Did the trip go as planned? No. The first months of the trip were exhausting. My expectations had been too idealistic. In reality, you’re not carried along gently by trade winds while being entertained by dolphins. It's seriously hard work. Plus, we were making the trip in one of those old wooden schooners for that 19th-century feeling, but I soon found out that this was far too ambitious an idea. The boat was quite a lot for me to steer alone. We were buffeted by opposing winds and Ester got really seasick. We’d underestimated how much money we’d need, and so couldn’t afford to dock, and the weather was awful. I began to think: “Christ almighty, can we actually carry on?” Now that’s the kind of thing that tests your capacity to endure. Things got better once Ester recovered, and we arrived in Grenada (from Cape Verde) on Christmas day.
That’s quite an experience. What was the most important lesson you drew from it? That I needed to stop worrying so much and relax more. I’m quite anxious by nature, which is the last thing you’d expect from someone who does what I do. The experience brought us closer together as a family, and I have Ester to thank for that. My natural inclination is to try to plan everything, whereas she’s a more ‘let’s take things as they come’ kind of person. She can derive enormous pleasure from playing with the kids and making things with them all day long. And you really need that when you’re cooped up on a boat.
Such trips demand careful preparation. How unprepared were you? I didn’t really have everything mentally under control. I wasn’t relaxed enough and didn’t have enough confidence in myself, the boat or in Ester, all of which made me worry enough to strain the atmosphere on the boat. But I soon learned that we don’t actually need much as a family and that we’re quite capable of doing just fine beyond the confines of how we normally operate. Crossing the Atlantic Ocean is a pretty major undertaking, but we did it, the four of us together, and were at sea for a whole year and a half.
You seem to have a thing for small spaces because shortly after your trip, you bought and moved to Vuurtoreneiland, where you now run a restaurant. The national forest service put it out to tender in 2012 and attracted more than 300 proposals. What was the attraction for you and your business partner, Sander Overeinder? While we were at sea, my dad mailed me a newspaper article that said: “Island for sale”. I was immediately intrigued. Sander, with whom I had run Amsterdam Plage, ‘11’ and Restaurant As, had already spent 10 – 15 years exploring the idea of preparing meals from ingredients sourced from local farms, meals seasoned with nothing but natural herbs and spices, meat dishes that used every part of an animal, serving home-baked bread, etc. And that’s precisely what this island represented: an opportunity to keep meals as close to nature as possible. It took a while to convince Sander that this could really work. He wanted to be sure it was feasible and not just another one of “Boswijk’s” crazy ideas.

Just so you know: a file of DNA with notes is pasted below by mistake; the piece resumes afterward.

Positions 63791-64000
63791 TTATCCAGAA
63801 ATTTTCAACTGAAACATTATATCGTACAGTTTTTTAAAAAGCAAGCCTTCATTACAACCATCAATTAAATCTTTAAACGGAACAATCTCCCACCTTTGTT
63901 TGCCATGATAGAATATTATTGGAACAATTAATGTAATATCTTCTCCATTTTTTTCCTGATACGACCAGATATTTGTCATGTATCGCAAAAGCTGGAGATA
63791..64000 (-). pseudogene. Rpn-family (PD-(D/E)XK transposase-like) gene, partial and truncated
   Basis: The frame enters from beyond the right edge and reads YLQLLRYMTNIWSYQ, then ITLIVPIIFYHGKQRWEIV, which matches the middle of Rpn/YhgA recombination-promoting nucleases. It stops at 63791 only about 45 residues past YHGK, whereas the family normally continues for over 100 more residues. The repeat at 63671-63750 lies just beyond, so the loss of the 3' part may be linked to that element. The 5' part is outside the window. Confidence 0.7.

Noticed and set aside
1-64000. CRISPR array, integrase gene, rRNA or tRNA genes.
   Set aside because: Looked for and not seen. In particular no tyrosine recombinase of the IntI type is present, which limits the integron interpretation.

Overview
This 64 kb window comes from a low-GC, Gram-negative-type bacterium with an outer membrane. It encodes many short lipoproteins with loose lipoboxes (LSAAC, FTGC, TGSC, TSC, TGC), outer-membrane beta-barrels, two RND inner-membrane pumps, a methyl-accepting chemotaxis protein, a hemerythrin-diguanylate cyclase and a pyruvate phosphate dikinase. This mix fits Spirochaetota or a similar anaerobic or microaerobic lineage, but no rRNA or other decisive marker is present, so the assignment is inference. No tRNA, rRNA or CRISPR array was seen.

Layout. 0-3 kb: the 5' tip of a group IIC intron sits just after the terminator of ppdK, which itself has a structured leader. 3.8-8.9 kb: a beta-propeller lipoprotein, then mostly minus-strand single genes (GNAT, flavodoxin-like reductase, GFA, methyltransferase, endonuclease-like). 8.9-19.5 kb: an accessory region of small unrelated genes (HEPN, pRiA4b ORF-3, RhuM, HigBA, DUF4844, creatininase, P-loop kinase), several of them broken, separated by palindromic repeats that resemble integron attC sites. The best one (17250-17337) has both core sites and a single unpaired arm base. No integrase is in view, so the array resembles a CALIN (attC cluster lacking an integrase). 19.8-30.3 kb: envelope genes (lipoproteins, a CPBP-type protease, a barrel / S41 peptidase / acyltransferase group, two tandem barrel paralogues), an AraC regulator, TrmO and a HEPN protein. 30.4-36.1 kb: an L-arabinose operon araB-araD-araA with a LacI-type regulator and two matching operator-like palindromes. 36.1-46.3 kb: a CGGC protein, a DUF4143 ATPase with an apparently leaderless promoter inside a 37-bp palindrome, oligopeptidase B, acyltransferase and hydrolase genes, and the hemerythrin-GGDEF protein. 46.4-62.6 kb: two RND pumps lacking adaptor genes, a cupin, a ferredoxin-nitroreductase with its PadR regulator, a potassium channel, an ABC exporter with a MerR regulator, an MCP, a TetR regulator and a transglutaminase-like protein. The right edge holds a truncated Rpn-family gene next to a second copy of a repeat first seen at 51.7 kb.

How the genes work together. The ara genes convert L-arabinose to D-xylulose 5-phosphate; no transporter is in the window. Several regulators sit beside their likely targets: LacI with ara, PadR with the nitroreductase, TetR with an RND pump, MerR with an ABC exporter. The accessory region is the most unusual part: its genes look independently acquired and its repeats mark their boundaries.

It turned out to be a sound idea. How did your plan take shape? It was during the trip that I got the idea of dining in a greenhouse on food prepared in a wood-burning oven. And that was the starting point of our proposal. We received a thick tome spelling out an astonishing number of conditions and requirements that you had to meet to be even considered a candidate. We were allowed a single visit to the island, which we found absurd — that’s nowhere near enough to get a good feel for a place. But we gave it a shot anyway. Besides, I had nothing else to work on. I didn’t have anything waiting for me when we got back, and we’d run out of money, so this was a sort of do-or-die moment. I didn’t want to have to acknowledge that I could have arranged things more carefully. So this had to work.
You had a lot riding on this. Oh absolutely. If it’d failed, I’m not sure Ester and I would have made it. I really do take irresponsibly huge risks. I’m starting to realise that I don’t need the rush of repeatedly betting everything on red; that one should also enjoy the journey. I’m slowly learning to trust the system. I'm learning and my approach to things is becoming less fraught with drama, but I’m not quite there yet [bellows with laughter].
What did the forest service think of the idea? It was all very formal in the beginning. Any questions had to be submitted in written form, so we hardly ever saw them. Sander and I weren’t holding out much hope. So we were stunned when they agreed to our suggestion to run a 12-week pilot. We launched the pilot, people loved it, the Parool newspaper wrote about it, and the next thing we knew we were fully booked.